Professor Robert Fern
Professor in Translational Neurobiology
Institute of Translational & Stratified Medicine - Plymouth University Peninsula Schools of Medicine and Dentistry (Faculties)
Education 1992 Ph.D., University College London, Universityof London.
1988 HDQC (B.Sc.), St Thomas's, University of London.
Post-Doc,Department of Neurology, Yale University.
2013-present Professor, University of Plymouth
2010-2013 Professor, University ofLeicester.
2002-2010 Reader in Neuroscience,University of Leicester.
2002-2011 Affiliate Faculty Neurology,University of Washington.
1996-2002 AssistantProfessor, Department of Neurology, University of Washington.
1994-1996 Associate Research Scientist,Department of Neurology, Yale University.
2004-2011 Graduate Medical DegreeCommittee, University of Leicester.
2003-2005 Board of Studies, School ofBiological Science, University of Leicester.
2003 Graduate Tutor, CellPhysiology and Pharmacology, University of Leicester.
2002-2012 Seniorplanning group, Cell Physiology and Pharmacology, University of Leicester.
2002 Member of Study SectionMDCN-3, NINDS.
2001-2002 Director, Cell Imaging Core.University of Washington.
1999-2002 Independent Study in MedicalScience coordinator. University of Washington.
1999-2002 Scientific Board, Pediatric EpilepsyResearch Council. University of Washington.
1996-2002 Affiliate, Center on HumanDevelopment and Disability, University of Washington.
My laboratory is primarily interested in the kinds of injury that occurs in the brain following loss of blood supply. These ischemic injuries may take place in he adult brain, leading to stroke; or in the developing nervous system,leading to cerebral palsy. Stroke is the third biggest killer in Western society while cerebral palsy is the most common neurological disorder of infancy, affecting 3:1000 babies. Neither stroke nor cerebral palsy have affective treatments and we are working to understand how the brain cells are injured in these disorders so that we can intervene.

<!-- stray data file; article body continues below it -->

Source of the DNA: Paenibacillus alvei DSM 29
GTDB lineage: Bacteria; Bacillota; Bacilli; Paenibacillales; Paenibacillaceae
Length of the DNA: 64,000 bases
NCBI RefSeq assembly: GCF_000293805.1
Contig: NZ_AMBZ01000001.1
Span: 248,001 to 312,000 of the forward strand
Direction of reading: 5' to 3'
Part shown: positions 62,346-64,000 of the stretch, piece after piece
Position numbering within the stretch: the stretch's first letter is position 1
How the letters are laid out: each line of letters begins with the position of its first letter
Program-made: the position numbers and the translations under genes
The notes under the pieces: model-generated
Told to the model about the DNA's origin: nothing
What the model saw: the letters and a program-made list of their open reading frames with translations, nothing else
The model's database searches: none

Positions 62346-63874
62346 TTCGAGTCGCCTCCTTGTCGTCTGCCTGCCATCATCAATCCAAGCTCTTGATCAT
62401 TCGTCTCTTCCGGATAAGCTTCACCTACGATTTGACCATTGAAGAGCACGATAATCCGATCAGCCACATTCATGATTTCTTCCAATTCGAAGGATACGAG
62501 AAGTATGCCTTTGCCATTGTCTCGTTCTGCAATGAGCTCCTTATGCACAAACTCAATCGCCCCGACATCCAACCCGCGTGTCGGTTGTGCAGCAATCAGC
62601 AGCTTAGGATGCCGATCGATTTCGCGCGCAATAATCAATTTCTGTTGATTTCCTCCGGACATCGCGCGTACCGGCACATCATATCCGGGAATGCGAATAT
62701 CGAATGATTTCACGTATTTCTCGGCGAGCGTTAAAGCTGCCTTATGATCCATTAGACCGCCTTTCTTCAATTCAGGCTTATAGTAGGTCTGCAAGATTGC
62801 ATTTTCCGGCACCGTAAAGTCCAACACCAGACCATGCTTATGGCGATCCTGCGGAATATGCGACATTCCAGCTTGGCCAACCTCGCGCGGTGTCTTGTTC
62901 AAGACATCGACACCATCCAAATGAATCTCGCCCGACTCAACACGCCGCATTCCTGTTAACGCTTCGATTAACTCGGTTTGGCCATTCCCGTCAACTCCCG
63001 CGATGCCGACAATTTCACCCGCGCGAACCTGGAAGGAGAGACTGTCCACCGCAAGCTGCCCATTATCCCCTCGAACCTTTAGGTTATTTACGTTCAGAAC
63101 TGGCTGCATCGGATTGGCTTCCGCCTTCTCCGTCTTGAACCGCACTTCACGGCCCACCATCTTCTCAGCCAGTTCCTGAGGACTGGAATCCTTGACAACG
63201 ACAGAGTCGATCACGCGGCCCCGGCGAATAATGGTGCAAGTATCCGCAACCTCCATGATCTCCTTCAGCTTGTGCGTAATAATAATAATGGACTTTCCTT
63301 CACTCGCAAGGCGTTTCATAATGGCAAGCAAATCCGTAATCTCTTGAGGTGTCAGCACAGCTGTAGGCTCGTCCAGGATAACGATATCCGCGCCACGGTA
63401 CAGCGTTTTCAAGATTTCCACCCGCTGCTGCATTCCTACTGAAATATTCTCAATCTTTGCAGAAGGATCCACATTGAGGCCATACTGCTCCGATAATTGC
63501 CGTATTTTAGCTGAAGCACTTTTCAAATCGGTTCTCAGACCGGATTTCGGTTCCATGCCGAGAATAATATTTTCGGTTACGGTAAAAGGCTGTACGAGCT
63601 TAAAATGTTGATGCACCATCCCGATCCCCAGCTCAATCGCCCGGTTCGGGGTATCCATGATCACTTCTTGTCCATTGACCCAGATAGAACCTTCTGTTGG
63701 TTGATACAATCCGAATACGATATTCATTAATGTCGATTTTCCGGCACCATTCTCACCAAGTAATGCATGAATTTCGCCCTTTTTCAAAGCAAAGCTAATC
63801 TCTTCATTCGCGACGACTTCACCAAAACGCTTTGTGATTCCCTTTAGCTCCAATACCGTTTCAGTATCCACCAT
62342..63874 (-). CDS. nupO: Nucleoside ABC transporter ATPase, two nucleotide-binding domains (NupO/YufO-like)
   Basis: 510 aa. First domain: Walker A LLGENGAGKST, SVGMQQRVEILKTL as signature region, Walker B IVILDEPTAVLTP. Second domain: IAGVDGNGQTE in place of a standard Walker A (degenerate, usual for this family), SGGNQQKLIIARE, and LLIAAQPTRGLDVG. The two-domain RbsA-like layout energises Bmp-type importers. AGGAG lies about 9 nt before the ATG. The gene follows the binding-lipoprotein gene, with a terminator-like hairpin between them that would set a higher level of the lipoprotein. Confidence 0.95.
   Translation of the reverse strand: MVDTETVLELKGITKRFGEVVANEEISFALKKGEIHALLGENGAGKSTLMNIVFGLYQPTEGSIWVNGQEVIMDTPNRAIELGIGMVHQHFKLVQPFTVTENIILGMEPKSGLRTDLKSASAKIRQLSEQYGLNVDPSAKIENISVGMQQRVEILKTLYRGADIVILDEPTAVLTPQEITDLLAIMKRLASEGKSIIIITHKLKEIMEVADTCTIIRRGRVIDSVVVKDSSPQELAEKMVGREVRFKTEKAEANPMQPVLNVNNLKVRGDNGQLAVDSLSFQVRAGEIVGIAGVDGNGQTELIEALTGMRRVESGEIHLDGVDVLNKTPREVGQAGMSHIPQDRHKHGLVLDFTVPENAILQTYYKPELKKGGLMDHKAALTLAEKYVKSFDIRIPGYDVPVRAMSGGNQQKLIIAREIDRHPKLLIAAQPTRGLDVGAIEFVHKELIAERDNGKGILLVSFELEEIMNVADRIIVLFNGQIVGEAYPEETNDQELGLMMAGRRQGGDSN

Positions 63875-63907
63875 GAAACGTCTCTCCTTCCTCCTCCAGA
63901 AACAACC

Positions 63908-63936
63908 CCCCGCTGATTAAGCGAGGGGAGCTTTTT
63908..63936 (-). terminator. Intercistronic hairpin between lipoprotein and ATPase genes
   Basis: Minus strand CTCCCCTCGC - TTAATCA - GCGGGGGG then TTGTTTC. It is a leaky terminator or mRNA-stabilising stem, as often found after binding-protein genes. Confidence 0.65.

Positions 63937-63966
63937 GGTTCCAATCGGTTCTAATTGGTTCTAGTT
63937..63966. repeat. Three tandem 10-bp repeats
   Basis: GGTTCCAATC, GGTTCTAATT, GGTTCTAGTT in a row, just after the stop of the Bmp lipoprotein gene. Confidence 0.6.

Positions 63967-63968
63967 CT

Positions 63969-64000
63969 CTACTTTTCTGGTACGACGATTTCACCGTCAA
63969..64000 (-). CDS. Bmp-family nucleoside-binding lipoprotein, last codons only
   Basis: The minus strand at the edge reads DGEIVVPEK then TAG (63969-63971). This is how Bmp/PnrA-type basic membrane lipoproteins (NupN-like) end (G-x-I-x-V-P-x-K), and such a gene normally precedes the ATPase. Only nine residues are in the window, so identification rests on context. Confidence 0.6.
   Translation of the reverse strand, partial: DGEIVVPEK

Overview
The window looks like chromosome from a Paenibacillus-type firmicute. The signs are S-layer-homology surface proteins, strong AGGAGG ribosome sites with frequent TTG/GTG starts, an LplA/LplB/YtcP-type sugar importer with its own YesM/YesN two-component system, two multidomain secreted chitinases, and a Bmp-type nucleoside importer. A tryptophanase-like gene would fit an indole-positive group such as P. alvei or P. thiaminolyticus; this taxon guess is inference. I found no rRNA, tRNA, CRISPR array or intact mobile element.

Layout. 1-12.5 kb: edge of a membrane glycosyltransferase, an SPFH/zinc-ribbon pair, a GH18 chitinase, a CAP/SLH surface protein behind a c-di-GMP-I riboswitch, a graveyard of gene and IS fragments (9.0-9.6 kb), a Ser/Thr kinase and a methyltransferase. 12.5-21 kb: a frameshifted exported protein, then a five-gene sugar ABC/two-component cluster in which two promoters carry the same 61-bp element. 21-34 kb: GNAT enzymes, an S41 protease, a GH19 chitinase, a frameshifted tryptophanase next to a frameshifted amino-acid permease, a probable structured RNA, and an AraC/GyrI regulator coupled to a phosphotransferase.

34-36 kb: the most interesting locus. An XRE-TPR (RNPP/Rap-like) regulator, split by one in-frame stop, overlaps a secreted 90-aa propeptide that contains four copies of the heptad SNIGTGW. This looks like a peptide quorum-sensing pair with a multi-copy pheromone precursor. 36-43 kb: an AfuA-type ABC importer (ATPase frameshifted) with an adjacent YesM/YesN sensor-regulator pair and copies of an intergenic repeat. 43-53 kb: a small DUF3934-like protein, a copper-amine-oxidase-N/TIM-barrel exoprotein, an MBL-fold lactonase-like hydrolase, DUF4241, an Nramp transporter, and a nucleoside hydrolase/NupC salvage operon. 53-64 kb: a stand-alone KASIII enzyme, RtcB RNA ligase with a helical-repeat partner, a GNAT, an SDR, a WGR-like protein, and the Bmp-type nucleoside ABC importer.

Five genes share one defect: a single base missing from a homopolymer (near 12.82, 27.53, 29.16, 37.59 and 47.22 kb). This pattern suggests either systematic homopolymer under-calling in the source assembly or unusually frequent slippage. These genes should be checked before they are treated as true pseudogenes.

Grants & contracts
2014-2018 “Tackling autophagy and apoptosis for thepotential therapy of Huntington's Disease” PI: Shouqing Luo. £515,000 CI:R. Fern: 5% effort. MRC (MR/M023605/1)
2014-2018 “Toxicant-inducedsynaptic dysfunction and neurotoxicity in Parkinson's disease”. NIH(R01 ES22274-01A1). PI: Kim Tieu. $737,220 CI: R.Fern: 5% effort
2014-2017 “Manipulatingmitochondrial dynamics as a potential therapeutic strategy for Parkinson'sdisease”. PI: Kim Tieu. £511, 230 MRC (MR/L022079/1) CI: R.Fern: 5% effort.
2013-2016 “Ion regulation in CNS whitematter.” Direct costs: £450,000.BBSRC.
2005-2007 "A new paradigm in ischemic brain diseases." Direct costs: £28,480. Medisearch, Leicester.
2004-2006 "Voltage-gated calcium channels in developing central axons." Direct costs: £35,600. Medisearch, Leicester.
2002-2009 "Ischemic injury of neonatal CNS white matter." Direct costs: $1,150,000. National Institutes of Health. USA.
1999 Infrastructure supplement. Direct costs: $50,000.National Institutes of Health. USA.
1997-2002 "Ischemici njury of neonatal CNS white matter." Direct costs: $345,000. National Institutes of Health, USA.
Key publications are highlightedJournals